At the battle of Killacrankie on 27th July 1689, 3,000 government troops (under General Hugh Mackay) were defeated by a rebel Highland army led by Viscount (Bonnie) Dundee. The battlesite is said to be haunted, the whole scene of carnage replaying on certain days in all its gory detail.
The narrow gorge and valley of Killacrankie, the scene of so much slaughter, has a reputation as a haunted battle site. People have had a number of strange experiences in the area. One woman reported seeing a replay of the battle and the aftermath, when the young highland women picked over the corpses of the slain for valuables. Other witnesses have also reported ghostly soldiers at the site. The haunting is said to be more intense on the anniversary of the battle. There is a tradition of haunted battle sites throughout Britain including Culloden Moor, Edge Hill and Nechtansmere.
Traditionally ‘Soldiers’ Leap’ across the gorge is said to be where one of the government soldiers leapt to his escape during the height battle. This is dubious, as the stretch is daunting to say the least, however, who knows what you can do with a horde of bloodthirsty Highlanders on your tail.
Bonnie Dundee’s Death Portent
Bonnie Dundee – about whom much folklore has grown – was killed at the height of the battle, his death having been predicted beforehand by an ominous warning. The story goes that he awoke the night before the battle to be confronted by a vision of a man with blood dripping from an ugly wound in his head. The apparition pointed at Dundee and said in ominous tones “Remember Brown of Priesthill!” (Bonnie Dundee was a unwavering enemy of the covenanters, and is said to have killed a covenantor called John Brown himself ((Brown of Priesthill)) after his men refused to shoot him due to his courage in the face of the execution squad.) Dundee shouted for the guards outside his tent to check who had been playing a joke on him but there was no rational explanation for the vision. There was also talk of an eerie red glow emanating from Dundee’s tent a sure forwarning of bad tidings. Another strange occurance involving the death of Bonnie Dundee was witnessed Lord Balcarres of Colinsburgh, who was under arrest at the time of the battle. He had a vision of Dundee at his bedside on the night after the tainted victory, but did not learn of his death until after the following day.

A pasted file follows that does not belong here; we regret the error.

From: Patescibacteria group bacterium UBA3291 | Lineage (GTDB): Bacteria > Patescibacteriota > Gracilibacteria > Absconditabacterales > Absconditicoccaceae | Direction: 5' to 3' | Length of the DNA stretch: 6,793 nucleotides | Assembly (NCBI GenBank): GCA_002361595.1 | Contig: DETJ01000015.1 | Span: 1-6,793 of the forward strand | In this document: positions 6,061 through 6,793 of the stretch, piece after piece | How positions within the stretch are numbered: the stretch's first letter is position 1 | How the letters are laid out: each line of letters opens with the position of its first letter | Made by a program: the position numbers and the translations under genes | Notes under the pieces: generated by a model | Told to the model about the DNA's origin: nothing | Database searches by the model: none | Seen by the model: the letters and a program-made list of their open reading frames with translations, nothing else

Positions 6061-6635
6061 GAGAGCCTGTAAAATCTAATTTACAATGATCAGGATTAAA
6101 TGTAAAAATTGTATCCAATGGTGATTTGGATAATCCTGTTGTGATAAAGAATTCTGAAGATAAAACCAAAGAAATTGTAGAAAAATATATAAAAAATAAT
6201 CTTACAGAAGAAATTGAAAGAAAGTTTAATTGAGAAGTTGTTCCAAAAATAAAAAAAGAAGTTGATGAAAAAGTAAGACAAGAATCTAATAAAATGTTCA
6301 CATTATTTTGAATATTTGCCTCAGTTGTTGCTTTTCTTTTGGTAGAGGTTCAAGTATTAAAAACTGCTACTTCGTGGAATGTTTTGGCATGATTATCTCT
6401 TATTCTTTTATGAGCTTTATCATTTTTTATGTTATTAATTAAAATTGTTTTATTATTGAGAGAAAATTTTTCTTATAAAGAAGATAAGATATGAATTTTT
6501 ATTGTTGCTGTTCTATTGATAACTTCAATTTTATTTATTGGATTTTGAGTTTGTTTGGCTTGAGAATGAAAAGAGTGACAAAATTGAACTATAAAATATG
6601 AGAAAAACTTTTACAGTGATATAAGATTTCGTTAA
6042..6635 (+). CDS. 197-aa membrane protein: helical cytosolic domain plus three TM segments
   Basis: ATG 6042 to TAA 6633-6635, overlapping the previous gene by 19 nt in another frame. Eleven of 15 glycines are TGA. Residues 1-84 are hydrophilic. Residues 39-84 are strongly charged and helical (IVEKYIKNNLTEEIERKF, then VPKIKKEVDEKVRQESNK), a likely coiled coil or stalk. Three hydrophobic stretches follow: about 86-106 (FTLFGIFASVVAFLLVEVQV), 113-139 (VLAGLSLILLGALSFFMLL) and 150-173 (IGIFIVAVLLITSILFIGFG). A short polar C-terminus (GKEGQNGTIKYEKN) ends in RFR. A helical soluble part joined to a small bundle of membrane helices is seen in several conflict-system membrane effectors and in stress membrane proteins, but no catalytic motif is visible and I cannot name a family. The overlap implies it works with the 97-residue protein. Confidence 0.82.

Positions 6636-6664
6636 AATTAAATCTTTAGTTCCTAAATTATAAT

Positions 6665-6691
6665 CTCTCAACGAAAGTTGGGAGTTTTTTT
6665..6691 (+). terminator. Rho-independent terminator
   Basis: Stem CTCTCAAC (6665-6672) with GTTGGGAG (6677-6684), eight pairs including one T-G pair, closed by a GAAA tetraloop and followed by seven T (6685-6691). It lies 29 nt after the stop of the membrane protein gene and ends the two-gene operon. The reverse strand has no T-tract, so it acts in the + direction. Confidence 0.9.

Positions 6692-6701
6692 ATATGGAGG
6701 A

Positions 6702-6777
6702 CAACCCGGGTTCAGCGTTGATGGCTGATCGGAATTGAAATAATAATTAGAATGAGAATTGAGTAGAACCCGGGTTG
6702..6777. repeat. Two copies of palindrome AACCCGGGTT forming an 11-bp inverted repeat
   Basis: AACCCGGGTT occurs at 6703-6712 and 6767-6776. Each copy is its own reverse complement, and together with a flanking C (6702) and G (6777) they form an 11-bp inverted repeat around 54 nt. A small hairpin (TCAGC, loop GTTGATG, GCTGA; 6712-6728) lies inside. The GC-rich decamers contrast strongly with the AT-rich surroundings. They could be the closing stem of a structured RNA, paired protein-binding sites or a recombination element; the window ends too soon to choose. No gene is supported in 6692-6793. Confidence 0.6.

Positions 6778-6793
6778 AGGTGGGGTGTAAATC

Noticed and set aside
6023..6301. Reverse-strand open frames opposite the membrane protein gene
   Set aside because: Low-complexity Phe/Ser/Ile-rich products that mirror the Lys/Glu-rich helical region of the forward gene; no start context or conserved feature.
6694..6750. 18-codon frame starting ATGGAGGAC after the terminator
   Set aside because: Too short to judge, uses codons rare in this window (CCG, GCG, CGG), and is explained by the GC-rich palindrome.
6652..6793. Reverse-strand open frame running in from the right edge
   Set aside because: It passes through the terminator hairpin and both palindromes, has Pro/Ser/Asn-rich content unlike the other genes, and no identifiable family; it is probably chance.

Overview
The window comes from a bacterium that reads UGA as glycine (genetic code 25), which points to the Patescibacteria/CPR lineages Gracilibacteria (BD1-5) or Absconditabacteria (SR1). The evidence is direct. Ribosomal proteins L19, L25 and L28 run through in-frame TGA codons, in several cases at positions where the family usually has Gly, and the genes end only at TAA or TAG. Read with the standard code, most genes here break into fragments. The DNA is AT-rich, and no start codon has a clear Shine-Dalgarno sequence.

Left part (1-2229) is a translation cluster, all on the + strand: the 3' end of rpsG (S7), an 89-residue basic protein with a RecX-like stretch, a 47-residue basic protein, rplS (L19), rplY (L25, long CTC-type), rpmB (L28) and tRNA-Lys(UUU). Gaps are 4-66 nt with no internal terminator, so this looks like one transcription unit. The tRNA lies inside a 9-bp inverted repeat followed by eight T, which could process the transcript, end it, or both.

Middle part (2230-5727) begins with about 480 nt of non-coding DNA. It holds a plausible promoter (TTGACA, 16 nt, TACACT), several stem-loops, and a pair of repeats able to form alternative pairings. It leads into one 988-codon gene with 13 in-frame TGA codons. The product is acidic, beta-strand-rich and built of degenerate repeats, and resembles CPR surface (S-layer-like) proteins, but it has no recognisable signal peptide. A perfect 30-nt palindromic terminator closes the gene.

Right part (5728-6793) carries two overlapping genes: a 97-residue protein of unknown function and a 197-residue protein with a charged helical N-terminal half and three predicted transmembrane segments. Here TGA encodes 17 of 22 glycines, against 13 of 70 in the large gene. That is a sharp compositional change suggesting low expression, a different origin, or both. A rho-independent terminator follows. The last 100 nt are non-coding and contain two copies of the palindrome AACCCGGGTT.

Directions: The visitors centre can be reached from the B8079 off the A9.